That means instead of an orbital velocity of five miles per second you have a reentry velocity, a hyperbolic velocity, of about eight miles per second.
Does anybody remember the relationship between low orbital velocity and escape velocity?
If your lower velocity is V, what is your escape velocity?
Square root of 2V.
That is a nice thing to remember.
It is an easy way to keep those things straight.
First of all, you don't need wings to go to the moon.
They don't do you much good when you get there.
To have a winged vehicle that you can thermally protect against a hyperbolic reentry velocity just doesn't make sense.
It would be too heavy.
We don't think we can do that.
And, in fact, the Russians are now talking about building this new clipper vehicle which possibly will have wings on it or be a lifting body.
And that actually probably means that they will only use it for low earth orbit.
But it does bring up the interesting question, if you are designing a vehicle that is only designed to go to earth orbit as a passenger carrying vehicle, one of the first things that we ought to ask ourselves, if we're doing a new design, is should we have wings?
Think a little bit about the advantages and disadvantages of wings.
If you're sitting down now with a blank drawing board going through a design process, first of all, what are the advantages of wings?
You've heard quite a bit about Shuttle aerodynamics.
What advantages do you get from using wings during a reentry?
And, obviously, it's only during entry that the wings are going to help you because they are a real nuisance during ascent.
Cross-range helps with the wings.
Yeah, it allows you to land on a runway.
In terms of having to design against the shock, you know, the Crew Exploration Vehicle is going to land with parachutes.
And they still don't know are they going to use airbags or retrorockets or crushable structure or whatever.
They don't know.
But it is going to take a much harder hit.
That may potentially affect reusability, maintainability.
I was going to say just purely control while coming back in ...
Well, we had the cross-range.
But targeting I guess, too?
If you were to land, say, in a certain part of the desert in New Mexico, you would want to have a lot more accuracy?
For the CEV, they are just basically saying they are going to land out in the Western desert somewhere.
Now, the Apollo shots were getting pretty accurate.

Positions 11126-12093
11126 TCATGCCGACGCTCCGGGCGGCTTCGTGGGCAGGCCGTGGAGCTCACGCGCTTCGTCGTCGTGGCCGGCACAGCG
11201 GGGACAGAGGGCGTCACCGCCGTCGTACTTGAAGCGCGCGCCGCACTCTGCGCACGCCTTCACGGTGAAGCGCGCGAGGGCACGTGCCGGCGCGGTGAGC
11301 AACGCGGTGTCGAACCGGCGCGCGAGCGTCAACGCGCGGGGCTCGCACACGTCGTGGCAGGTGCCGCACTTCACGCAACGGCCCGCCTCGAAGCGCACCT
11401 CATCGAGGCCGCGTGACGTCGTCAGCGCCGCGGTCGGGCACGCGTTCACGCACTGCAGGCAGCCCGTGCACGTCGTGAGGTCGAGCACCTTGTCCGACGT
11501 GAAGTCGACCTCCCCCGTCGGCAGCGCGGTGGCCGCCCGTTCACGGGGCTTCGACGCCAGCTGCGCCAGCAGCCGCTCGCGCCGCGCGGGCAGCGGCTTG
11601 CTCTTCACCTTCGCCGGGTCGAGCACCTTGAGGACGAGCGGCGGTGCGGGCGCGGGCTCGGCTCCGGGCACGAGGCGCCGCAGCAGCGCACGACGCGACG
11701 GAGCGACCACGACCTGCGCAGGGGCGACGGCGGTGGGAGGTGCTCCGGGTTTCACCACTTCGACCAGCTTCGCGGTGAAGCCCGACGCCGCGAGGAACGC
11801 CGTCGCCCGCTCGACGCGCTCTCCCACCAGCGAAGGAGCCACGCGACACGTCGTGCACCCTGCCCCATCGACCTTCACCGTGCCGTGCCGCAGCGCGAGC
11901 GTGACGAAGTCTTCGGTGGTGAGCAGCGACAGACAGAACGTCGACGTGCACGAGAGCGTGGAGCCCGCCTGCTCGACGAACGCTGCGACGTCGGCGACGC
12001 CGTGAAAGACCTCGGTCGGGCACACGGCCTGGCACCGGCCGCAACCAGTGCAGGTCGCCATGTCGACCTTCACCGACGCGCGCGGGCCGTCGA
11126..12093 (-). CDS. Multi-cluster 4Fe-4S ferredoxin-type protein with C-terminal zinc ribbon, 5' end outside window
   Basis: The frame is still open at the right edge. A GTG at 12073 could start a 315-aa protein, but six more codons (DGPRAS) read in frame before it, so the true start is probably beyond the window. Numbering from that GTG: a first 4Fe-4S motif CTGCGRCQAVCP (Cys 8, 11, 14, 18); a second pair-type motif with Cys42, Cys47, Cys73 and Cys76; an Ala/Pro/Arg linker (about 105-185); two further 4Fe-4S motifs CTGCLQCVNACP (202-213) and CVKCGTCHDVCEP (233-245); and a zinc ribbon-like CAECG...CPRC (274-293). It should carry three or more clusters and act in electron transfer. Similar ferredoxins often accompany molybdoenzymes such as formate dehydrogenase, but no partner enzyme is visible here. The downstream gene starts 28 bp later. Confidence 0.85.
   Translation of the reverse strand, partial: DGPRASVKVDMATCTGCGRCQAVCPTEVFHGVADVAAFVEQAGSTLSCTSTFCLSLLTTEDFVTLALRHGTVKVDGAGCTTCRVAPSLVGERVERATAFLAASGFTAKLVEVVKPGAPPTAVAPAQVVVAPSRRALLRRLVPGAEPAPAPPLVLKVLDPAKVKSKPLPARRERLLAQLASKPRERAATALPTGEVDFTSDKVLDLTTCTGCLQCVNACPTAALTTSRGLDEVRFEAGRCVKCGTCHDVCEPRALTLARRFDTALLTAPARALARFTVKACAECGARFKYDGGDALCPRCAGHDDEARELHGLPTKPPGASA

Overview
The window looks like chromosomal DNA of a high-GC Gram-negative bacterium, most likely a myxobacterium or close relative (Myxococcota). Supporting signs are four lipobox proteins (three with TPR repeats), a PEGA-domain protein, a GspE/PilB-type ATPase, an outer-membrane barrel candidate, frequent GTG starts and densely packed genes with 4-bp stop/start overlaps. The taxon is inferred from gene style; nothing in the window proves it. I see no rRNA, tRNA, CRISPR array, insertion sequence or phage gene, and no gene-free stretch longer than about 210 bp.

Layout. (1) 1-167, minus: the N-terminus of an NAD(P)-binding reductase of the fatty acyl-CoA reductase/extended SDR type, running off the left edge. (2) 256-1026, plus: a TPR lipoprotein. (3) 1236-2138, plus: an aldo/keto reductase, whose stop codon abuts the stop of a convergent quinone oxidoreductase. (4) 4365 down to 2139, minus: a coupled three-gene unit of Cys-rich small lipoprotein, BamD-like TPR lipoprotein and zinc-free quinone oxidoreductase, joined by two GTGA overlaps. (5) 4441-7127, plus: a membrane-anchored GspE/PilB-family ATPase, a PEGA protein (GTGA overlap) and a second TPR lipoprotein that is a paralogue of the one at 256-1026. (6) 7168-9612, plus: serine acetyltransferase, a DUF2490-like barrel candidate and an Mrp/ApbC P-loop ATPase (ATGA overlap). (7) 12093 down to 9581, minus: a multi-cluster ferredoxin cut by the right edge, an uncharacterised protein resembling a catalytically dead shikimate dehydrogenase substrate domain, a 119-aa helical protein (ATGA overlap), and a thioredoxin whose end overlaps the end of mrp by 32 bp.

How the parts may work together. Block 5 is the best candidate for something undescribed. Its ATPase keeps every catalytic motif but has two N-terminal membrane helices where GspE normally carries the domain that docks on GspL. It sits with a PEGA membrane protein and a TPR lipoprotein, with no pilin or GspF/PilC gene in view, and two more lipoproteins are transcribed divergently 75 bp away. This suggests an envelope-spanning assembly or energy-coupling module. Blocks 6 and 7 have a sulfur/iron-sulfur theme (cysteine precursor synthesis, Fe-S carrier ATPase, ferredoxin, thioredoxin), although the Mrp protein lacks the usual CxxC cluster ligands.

The last couple of Apollos landed within visual range of the aircraft carrier that went to pick them up, so they were getting pretty good.
But that's within a couple of miles, which is fine when you're landing in the ocean.
And maybe it's OK if you're landing in the Western desert.
It is certainly not OK if you're going to land on a runway.
Hardly an engineering consideration, but how much thought in the design was put into making it a winged vehicle for it to be a comfortable and familiar look to people, especially if the idea was to have nonprofessional astronauts fly?
It seems more comfortable to get in something that looks like an airplane?
I don't know about comfort from that point of view, but there is no question that the whole aviation metaphor dominated discussion in the early days.
And I think you have gotten a sense of this.
The idea was we want a reusable vehicle.
That means we have to have airline-type operations.
Well, if you're going to have airline-type operations then you want a vehicle that lands on the runway.
You take it into the hangar.
You turn it around.
You launch it again.
I mean it's a very powerful metaphor.
What are some of the disadvantages of wings?
What are some of the things that argue against wings?
Again, we're going right back to the conceptual design exercise here.
And this is not what you're doing for your papers because we're totally changing the concept of the Shuttle.
But, for the purpose of the class, let's think it through.
What are the disadvantages of wings?
I think a lot of what we talked about is initial design cost versus, you know, and no wings obviously has a lot less initial design cost because you don't have to design the structure to support the wings and it is a lot simpler design, I think.
So, that probably saves you money in your initial development.
[AUDIENCE COMMENT] Now, on the other hand, I don't know how much any of you have studied the theory of reentry bodies, but the reentry of a ballistic capsule typically gives you much higher Gs than you can get if you have a lifting body.